The word “tort” is often mentioned in legal discussions related to personal injury, but many, if not most people outside of the legal industry don’t know what a “tort” is and why it’s so integral. Understanding torts and the way they influence personal injury law can really assist you when seeking out compensation for your injuries.
Here is what you should know about tort law.
What Is A Tort?
A tort is any act or omission that leads to harm or injury to another party and leads to liabilities imposed by the courts for civil wrongdoings. “Harm” is defined as any loss incurred to an individual, whereas an “injury” is the invasion of that individual’s rights.
Torts can be defined as “unlawful violations of a party’s private legal right.” This definition excludes implied or expressed breaches of contract, but they are also included in the broader understanding of the concept.
Unlike crimes, which are defined as “wrongful actions against society or the state”, torts are mainly concerned with compensation for victims who have had personal wrongdoings they have suffered.
Tort actions also don’t typically require intent, but claims must include at least one of the following four elements:
- Breach of Duty
- Proximate Cause
- Duty is described as the legal obligation of care that a defendant has towards the plaintiff. When that responsibility has been violated, a breach of duty has occurred.
- Damages occur once you have suffered harm and entitles you to receive monetary compensation for your damages.
- Proximate cause is that the relationship between the breach of duty and also the injuries sustained by the plaintiff. The connection must be proximal in order that it’s considered to be one of the legal causes of that injury.
Tort Law In A Little More Detail
Tort law is the law that allows individuals to resolve their disputes if they are related to personal injury. It is what allows the injured party to be compensated, and it also helps to more clearly define the duties of individuals in such a way that it creates an incentive to not cause injury to others.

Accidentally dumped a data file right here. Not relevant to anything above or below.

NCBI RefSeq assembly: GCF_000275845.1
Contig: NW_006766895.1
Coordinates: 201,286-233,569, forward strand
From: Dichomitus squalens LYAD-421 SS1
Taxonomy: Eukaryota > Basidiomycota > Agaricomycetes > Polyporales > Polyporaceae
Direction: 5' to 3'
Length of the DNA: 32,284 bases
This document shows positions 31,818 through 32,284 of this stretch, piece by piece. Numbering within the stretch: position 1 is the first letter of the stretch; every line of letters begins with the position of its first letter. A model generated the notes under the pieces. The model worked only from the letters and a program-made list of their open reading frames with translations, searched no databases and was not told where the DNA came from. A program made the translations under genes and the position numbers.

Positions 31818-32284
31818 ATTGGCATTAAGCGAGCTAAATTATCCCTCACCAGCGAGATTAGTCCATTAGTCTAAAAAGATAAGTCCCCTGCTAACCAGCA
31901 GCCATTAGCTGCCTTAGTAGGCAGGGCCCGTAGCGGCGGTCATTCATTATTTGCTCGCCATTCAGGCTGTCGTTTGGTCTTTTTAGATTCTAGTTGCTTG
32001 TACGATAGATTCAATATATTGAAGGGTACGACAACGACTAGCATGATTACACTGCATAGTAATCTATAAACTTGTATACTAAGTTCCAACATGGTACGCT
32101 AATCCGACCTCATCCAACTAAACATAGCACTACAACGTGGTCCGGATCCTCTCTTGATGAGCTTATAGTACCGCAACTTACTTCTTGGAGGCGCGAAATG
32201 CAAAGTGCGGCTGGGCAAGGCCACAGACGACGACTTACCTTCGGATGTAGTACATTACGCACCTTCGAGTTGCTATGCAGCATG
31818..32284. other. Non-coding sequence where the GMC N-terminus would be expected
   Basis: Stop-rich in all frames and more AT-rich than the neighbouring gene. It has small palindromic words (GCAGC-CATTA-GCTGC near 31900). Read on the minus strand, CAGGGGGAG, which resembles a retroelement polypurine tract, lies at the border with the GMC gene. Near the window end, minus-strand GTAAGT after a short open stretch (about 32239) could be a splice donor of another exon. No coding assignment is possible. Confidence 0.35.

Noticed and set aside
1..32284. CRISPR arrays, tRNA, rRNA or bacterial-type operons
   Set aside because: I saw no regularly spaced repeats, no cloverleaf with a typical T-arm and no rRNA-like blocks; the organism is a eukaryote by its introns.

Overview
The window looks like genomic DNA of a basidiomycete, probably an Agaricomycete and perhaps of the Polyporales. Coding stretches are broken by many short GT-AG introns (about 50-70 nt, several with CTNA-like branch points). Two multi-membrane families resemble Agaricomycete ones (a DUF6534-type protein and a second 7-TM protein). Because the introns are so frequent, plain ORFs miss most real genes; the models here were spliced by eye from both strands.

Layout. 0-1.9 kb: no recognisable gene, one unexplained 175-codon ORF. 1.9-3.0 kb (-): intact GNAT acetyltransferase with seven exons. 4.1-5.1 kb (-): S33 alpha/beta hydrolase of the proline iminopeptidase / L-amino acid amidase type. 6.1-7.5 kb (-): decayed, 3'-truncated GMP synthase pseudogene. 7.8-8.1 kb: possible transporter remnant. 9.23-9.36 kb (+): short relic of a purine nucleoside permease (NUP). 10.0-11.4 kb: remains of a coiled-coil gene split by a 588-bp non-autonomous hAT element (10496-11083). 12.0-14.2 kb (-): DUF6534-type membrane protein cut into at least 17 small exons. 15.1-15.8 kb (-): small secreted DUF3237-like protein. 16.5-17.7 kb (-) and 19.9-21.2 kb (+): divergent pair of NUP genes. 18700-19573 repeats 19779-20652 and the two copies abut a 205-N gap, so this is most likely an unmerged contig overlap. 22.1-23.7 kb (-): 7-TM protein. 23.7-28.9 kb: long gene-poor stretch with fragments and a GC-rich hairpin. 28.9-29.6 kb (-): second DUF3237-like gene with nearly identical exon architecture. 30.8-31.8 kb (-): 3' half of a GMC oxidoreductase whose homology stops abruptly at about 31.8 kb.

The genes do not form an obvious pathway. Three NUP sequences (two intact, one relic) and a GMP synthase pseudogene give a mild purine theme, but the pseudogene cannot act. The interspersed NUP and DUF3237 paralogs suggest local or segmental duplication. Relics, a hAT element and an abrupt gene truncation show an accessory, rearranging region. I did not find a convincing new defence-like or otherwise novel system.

Tort law is what deters people from committing acts that result in harm or injury to others as it holds guilty parties responsible for their guilty actions.
Tort laws can differ between states, and as such you and your lawyer should be familiar with them. Judges also have the ability to determine which actions are to be considered wrongdoings, within the confines of the law.
Tort law also includes three categories of torts:
- Strict Liability
- Intentional torts – these are defined as the actions that were carried out with the intent to cause harm or injury to another party.
- Negligent torts – these are a result of some failure to act or obey the law, leading to the personal injury of an individual.
- Strict liability torts – these are defined as the actions related to the manufacture and sale of products that are defective and have led to injury or harm to just an individual.
Tort law can also be distinguished by categories that include, but are not limited to defamation, economic torts, and invasion of privacy. Tort actions include a battery, assault, negligence, trespassing, and many, many others.
Resolution of Torts
Tort law lets you receive compensation for your losses. Compensation commonly granted in court cases are injunctions, monetary rewards and. In some tort cases, punitive damages may also be applied. Loss of future earnings, medical costs, pain, and suffering are all factors that are used to determine monetary compensation.
Compensation is used to cover the financial losses that are incurred as a result of the actions of the defendant. These can be used to restore damage to an individual’s property as well as provide compensation for those personal losses mentioned above.
Understanding tort law is vital in order to file a personal injury claim for oneself. Torts must include the various elements of duty, breach of duty, proximate cause, and damages. Additionally, there are many alternative types of tort actions that can lead to and may also result in personal injury.
The more you know about torts, the more likely you are to attain the resolution that results in you receiving just compensation for your claim. Consulting with a qualified, experienced and skilled personal injury attorney will provide you with additional resources to safeguard you and your family from this unfortunate event now and in the future.